Hurricane Sandy has left as many as 40,000 New Yorkers homeless according to city officials Sunday. Mayor Michael Bloomberg said the figure projected a worst case scenario, reported the New York Times, and that likely 20,000 were made homeless by the storm -- "most of them residents of public housing."
With a shortage in public housing stock throughout the storm-struck region, officials in New York, New Jersey and Connecticut will struggle to find replacement homes for Sandy's victims. The Times reported that hotels or apartments would be used for temporary housing. However, "in some cases, the solution may be a familiar, if unwelcome sight: the trailers provided by the Federal Emergency Management Agency after Hurricane Katrina," reported the Times, adding:
It is still uncertain how many people would ultimately need housing, temporary or otherwise. In New Jersey alone, over 5,000 people remain in shelters and tens of thousands who evacuated their homes now reside with relatives and friends. Those with no homes to return to will have to find a new place to live.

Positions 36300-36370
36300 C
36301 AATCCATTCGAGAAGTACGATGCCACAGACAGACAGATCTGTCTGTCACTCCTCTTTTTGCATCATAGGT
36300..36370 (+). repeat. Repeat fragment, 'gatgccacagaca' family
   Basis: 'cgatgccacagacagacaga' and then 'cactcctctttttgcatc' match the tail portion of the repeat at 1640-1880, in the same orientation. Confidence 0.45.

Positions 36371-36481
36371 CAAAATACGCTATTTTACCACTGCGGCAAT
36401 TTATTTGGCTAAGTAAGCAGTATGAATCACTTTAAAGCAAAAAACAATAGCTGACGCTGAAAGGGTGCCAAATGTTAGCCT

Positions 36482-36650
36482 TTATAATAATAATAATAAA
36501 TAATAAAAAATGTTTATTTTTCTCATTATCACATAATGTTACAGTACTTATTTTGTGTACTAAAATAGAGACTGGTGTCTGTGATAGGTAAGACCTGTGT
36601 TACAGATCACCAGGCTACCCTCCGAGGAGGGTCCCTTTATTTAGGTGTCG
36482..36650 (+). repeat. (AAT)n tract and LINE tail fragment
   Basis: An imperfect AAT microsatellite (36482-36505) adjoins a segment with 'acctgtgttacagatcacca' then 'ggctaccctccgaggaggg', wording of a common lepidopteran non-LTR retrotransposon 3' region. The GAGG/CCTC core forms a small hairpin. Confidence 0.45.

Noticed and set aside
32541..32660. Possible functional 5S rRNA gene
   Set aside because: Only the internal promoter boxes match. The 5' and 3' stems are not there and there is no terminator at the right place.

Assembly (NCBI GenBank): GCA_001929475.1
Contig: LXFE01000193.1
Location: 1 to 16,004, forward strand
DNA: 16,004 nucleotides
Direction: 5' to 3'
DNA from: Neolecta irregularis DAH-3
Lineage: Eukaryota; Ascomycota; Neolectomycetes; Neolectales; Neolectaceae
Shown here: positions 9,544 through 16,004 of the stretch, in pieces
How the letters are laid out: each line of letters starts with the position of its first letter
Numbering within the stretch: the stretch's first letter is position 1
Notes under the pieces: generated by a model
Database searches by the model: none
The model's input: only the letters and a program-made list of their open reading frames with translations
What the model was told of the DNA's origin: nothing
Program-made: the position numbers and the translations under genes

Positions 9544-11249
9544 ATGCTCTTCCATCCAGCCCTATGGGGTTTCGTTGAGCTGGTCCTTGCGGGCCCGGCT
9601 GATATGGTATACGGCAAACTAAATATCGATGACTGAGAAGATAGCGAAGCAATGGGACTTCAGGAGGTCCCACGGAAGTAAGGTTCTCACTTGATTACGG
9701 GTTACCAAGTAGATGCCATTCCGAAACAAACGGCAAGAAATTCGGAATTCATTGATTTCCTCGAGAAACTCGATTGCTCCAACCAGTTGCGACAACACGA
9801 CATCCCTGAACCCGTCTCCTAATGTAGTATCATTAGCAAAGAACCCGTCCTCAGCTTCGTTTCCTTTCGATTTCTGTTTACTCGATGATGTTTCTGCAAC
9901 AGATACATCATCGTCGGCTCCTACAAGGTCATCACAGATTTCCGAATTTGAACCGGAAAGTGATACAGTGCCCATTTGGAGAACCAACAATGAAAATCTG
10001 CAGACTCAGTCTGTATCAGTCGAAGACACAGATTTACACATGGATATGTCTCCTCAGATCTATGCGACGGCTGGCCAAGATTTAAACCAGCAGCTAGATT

And while the East Coast currently endures freezing temperatures and prepares for another (albeit much smaller) storm later this week, resentment s growing in the worst hit areas. The Manhattan skyline sparkles again by night, but New York's storm besieged, working class communities on the Rockaway Pensinsula -- which remain without power -- complain of neglect by FEMA and city officials. During a visit to the Rockaways on Saturday, Mayor Bloomberg was met by angry residents in an encounter captured by NY1. "When are we gonna get help?" shouted one woman. "We've got nothing here... we can't even get a bottle of water" followed a local man.
As Salon reported last week, local volunteer efforts bottomlined by Occupy activists are bringing supplies and manpower to the Rockaways and other storm-battered areas while official help falls short.